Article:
‘What shocked my husband most was the realisation that I would have to experience labour and the delivery of a baby that was dead…’
Last year my husband and I made the single most distressing decision of our marriage. With medical support and advice we decided to have a medical termination. We had been for a routine 20 week scan. As I had already been for one at twelve weeks I thought it was just a formality but the sonographer saw a cyst like mass and said we were going to have to see the consultant. Two days later sitting with the consultant and his team it was the worst possible news. The scan had shown that our baby, Adam, had multiple tumours and other complications that could not be treated. In reaching the decision the consultant told us it would be the greatest act of kindness and in shock we agreed. We were ushered past lots of pregnant women in the waiting room to a small office with cups of teas and apologies for the lack of space and time to come to terms with what would happen next. It all happened so quickly after signing papers and being shown the SPRING suite I was given some medication and told to come back two days later.
What shocked my husband most was the realisation that I would have to experience labour and the delivery of a baby that was dead. On the morning I was so scared and frightened, the longest day of my life. But even high on morphine when I saw him, held him and touched him it was obvious he was a very poorly baby. When I got home it felt very strange as though I had got off the walk of life and everything else was carrying on as normal. We both handled grief in very different, and at times, difficult ways. Initially I was in a state of confusion. Had we done the right thing? Would I be judged and lose friends? Thousands of questions went round my head and the guilt, emptiness and longing continued. There were times when I didn’t want to carry on with life. I felt crushed, alone with my fears and there were, and still are many, many tears.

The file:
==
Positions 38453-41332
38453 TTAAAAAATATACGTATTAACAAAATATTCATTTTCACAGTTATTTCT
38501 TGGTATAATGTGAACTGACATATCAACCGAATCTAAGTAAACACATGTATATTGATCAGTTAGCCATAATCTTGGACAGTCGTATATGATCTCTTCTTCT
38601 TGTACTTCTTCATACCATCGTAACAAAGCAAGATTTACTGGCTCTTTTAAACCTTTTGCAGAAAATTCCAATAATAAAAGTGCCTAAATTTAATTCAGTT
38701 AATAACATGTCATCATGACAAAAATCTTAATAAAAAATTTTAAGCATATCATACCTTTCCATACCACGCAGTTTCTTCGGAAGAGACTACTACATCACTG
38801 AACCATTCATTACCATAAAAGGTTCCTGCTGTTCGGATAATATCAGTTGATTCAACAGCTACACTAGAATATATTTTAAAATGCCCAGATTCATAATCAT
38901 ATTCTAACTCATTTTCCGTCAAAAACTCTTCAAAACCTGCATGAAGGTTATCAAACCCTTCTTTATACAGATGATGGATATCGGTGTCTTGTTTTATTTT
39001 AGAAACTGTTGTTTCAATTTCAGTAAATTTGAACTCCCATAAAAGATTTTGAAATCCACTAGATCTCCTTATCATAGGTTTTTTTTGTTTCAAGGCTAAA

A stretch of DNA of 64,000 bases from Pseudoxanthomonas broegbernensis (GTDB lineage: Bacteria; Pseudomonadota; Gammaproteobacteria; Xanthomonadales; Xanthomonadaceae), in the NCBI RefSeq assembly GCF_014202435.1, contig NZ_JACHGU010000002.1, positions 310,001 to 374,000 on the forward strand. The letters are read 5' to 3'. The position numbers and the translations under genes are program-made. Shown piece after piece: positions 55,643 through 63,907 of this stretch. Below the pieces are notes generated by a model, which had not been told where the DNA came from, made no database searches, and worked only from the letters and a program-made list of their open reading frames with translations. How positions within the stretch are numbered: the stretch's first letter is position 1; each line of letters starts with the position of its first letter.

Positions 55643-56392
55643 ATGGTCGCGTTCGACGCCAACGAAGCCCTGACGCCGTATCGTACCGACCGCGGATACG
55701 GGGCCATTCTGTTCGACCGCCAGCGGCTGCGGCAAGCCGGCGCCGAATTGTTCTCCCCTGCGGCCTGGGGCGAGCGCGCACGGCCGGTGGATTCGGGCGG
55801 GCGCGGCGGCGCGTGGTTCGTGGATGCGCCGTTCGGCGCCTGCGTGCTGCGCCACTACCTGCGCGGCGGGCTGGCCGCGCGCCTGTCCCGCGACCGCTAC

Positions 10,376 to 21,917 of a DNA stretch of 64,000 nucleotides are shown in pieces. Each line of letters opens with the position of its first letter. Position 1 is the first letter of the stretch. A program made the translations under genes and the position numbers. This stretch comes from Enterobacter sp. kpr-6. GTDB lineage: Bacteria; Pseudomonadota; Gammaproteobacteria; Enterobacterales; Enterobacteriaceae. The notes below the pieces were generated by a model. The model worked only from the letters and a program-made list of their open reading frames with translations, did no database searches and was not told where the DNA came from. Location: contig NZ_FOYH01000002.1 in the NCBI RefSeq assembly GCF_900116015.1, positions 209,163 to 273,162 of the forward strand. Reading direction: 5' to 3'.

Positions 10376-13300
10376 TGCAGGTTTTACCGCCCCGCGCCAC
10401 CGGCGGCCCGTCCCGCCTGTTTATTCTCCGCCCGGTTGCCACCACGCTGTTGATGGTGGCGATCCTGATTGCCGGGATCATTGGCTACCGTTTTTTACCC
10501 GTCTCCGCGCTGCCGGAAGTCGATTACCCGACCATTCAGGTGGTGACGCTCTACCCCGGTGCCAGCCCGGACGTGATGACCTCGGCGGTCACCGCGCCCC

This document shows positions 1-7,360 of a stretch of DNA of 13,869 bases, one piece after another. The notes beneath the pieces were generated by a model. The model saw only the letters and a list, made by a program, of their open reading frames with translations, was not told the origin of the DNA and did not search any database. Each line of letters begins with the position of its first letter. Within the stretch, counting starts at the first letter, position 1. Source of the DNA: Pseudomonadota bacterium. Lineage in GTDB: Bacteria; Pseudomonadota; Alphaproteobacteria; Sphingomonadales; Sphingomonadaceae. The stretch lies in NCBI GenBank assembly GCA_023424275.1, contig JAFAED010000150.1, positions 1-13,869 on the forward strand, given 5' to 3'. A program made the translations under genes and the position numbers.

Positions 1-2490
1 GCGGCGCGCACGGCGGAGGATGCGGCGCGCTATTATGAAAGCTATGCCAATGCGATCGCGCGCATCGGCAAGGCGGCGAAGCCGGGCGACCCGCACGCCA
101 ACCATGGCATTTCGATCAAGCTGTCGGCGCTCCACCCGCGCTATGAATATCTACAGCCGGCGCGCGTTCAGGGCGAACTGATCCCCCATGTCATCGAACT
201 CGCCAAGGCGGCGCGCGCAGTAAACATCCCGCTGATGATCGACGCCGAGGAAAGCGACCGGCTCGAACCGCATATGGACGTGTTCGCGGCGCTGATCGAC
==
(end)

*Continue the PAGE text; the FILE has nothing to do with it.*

I had a relationship with Adam that no one else had been privileged to have and against all my religious beliefs I had chosen the time he died. I wanted answers as to why this happened to us? Why now? If there were an explanation would I come to terms with the situation differently? I never considered myself a deeply religious person, but when it really mattered I felt at odds with some of the doctrines of my Church. I still have faith and the God I believe in would not have wanted Adam to suffer.
I’m sorry that we were put in the position to have to make such a heart wrenching decision, but I still feel we made the right choice. As we approach Adam’s anniversary I still don’t have the answers, but I know things now that I would never have before, and I take some comfort in believing that this is what Adam came to show me. Throughout the year my family, friends and professionals have been amazingly supportive. To my surprise no one judged me and I didn’t lose friends. It has made me appreciate each day as a gift that’s why we call it the present. Through the greatest loss I discovered that you could grasp the fullness of life with both hands or watch it trickle through your fingers like grains of sand. Each day presents its own challenges and we all have a choice in how we deal with them one step at a time.